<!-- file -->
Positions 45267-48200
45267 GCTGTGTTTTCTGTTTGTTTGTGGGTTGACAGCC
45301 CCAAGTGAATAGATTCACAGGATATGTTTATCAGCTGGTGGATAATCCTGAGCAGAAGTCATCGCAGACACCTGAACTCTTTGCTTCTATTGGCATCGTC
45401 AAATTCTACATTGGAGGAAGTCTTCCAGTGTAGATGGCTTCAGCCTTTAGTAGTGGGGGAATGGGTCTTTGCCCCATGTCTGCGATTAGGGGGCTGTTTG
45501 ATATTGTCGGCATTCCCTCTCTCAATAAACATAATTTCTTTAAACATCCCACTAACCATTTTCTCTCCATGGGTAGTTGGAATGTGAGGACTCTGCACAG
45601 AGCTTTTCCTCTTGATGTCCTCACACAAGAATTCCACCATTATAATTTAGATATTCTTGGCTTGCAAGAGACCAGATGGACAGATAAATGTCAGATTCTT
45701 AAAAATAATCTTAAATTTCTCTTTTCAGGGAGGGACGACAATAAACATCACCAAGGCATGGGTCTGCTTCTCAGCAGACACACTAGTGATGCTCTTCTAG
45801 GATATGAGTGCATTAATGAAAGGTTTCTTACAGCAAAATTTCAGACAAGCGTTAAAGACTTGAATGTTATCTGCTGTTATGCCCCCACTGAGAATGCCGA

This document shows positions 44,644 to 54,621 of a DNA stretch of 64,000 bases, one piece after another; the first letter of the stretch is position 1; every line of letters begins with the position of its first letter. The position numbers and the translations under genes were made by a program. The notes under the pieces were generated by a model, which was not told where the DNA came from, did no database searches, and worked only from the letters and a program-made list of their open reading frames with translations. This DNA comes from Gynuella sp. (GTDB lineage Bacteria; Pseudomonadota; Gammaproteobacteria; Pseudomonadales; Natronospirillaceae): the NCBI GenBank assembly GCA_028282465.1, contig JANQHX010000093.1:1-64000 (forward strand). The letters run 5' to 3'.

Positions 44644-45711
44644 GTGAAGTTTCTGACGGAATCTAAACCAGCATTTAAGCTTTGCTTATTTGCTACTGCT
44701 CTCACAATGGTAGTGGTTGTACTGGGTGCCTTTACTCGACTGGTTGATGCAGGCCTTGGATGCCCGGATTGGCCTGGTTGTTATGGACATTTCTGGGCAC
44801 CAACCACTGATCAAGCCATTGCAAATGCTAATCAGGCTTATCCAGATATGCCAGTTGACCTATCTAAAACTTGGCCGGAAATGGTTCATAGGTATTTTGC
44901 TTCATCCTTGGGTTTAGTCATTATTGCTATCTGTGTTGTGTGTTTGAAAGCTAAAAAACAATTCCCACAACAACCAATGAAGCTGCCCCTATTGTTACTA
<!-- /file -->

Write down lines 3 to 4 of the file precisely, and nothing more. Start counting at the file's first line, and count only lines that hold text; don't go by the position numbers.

45301 CCAAGTGAATAGATTCACAGGATATGTTTATCAGCTGGTGGATAATCCTGAGCAGAAGTCATCGCAGACACCTGAACTCTTTGCTTCTATTGGCATCGTC
45401 AAATTCTACATTGGAGGAAGTCTTCCAGTGTAGATGGCTTCAGCCTTTAGTAGTGGGGGAATGGGTCTTTGCCCCATGTCTGCGATTAGGGGGCTGTTTG